Let's start off with some of the tips you recommend people follow . it has to do a lot with expectations, doesn't it?
You want to go into this process very aware and educated.
The first one, of course, is to understand your car needs.
You do not want to buy a car and find out later you should not have.
You want to look at what you need versus what you want and also what you can afford.
If you can do that, you are in a better position to make sure you get the right car.
Will come back to what you can afford in just a second, but what about number two?
Number two, you want to confirm the market price.
You can look up the msrp quite easily, but you can also look at the market value of any car very easily.
That means what people are actually paying for it.
Kelley blue book has a really good tool and it's easy to go on there to see what people in your area are paying for the exact car you are looking at.
You should always do that before you go to the dealership.
And you should arrange your own financing as well.
That way, you have an understanding of what you will be paying every month.
And then you have your loan rate and terms handled.
You can get financing from a dealer, but why not go in there and have your own arranged to see if the dealer kenexa match or beat them.
And if you can find the car at more than one dealership, then you have leverage.
And finally, you want to read the fine print.
People think you have decided on the price and the dealer has agreed and it's all done.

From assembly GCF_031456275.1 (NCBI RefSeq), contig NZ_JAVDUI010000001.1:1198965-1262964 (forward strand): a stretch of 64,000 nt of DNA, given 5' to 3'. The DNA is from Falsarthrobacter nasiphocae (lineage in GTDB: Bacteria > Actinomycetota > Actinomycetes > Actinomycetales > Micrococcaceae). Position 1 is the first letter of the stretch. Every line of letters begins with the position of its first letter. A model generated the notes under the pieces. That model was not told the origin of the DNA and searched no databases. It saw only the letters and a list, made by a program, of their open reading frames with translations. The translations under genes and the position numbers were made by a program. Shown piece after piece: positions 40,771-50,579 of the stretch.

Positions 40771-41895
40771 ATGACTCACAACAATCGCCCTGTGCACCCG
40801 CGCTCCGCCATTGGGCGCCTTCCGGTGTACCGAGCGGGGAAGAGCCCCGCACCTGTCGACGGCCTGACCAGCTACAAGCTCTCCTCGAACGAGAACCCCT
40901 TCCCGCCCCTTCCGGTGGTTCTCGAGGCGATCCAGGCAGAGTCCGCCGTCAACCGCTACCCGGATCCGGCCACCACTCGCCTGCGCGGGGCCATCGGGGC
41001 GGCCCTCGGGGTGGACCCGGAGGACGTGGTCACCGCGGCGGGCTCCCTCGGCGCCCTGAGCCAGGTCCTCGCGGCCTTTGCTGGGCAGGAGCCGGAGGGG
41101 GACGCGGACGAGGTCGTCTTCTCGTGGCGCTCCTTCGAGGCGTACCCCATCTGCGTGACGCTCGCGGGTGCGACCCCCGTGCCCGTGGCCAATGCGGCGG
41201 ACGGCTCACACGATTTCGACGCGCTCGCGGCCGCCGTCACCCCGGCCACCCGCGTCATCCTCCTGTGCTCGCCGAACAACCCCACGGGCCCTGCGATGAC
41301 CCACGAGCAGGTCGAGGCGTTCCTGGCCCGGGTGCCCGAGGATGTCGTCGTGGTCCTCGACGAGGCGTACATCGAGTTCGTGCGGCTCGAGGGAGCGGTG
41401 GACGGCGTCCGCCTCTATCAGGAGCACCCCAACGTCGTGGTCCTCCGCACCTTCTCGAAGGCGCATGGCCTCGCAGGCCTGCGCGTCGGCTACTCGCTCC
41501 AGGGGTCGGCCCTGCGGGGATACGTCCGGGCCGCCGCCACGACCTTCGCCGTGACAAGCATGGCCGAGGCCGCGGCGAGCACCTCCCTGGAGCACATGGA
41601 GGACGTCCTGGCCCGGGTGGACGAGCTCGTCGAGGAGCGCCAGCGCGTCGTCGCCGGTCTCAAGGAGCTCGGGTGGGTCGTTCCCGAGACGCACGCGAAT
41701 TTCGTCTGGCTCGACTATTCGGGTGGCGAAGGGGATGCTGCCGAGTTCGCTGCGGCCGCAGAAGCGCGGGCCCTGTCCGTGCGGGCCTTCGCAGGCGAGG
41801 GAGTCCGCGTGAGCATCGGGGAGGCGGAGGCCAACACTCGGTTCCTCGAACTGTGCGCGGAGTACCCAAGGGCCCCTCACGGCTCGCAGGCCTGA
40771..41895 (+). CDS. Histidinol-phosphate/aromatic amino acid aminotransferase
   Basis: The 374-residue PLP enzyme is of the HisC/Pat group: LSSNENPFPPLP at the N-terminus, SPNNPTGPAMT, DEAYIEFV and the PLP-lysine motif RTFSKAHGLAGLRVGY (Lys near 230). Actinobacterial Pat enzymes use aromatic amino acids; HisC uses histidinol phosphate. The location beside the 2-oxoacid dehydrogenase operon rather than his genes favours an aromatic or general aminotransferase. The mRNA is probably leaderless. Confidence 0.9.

That is the start of the deal.
You have to get to the finance and insurance process.
You want to make sure you pay the right fees and licensing.
Look at the fine print.
Ask questions if you have to.
Be careful about what you are being charged on top of the car price.
In the process of making the purchase, should you back away from it for a day before you sign anything?
Sometimes things change.
You get one price and you go away and the next day, oh, there's another special.
Something else just came in.
You can almost never make a mistake by taking time and being patient, and maybe even waiting versus rushing through a car deal.
If you can take your time and wait another day, if you think there might be an incentive deal coming down the line, it's ok to wait.
All right, let's say, you cannot wait for your new economy car, i know you've got a list of three that you are recommending.
Tell us about number one, the mazda.
The new mazda is stylish, fun to drive, very good gas mileage, and a lot of value for the dollar.
This is a winner if you are looking for a good economy car.
What about a family automobile?
There are a lot of cars out there for families, big and small, vans, minivans, suvs.
A car that is widely appreciated by people who own it and it gets great reviews is the subaru forrester.
It is sedan sized and almost has a station wagon look to it, but it's got an elevated height and it comes with four-wheel drive a call most every subaru.
And everyone who drive these cars, myself included, really enjoys driving them.
It is a well put together package.
There is a big gap in what you can pay for something like this, almost a $10,000 difference.
These things can get expensive.
Which is kind of nice, if you think about it.
You can throttle your budget up and down as you need.
All right, throttle up to the luxury level.
What kind of car will we see karl brauer in?
The cadillac just came out recently and the coupe version was introduced at the detroit show.
It is a beautiful car and it drives very well.
It is a pretty serious competitor, and not just trying, but succeeding at offering a viable alternative to the em w3c read.
Cadillac has done -- the bmw three series.
Cadillac has done a great job.
It is really well sorted, top to bottom.
You mentioned the v6 there.
Tell people what kind of automobile you drove into get to your appearance today.
[laughs] i drove in a 1974 pontiac firebird trans am.
It is a one owner car with 18,000 miles on it.
I tend to be a little eclectic.
That is just me.
Karl brauer is the senior analyst at kelley blue book.
Coming up, frank sinatra
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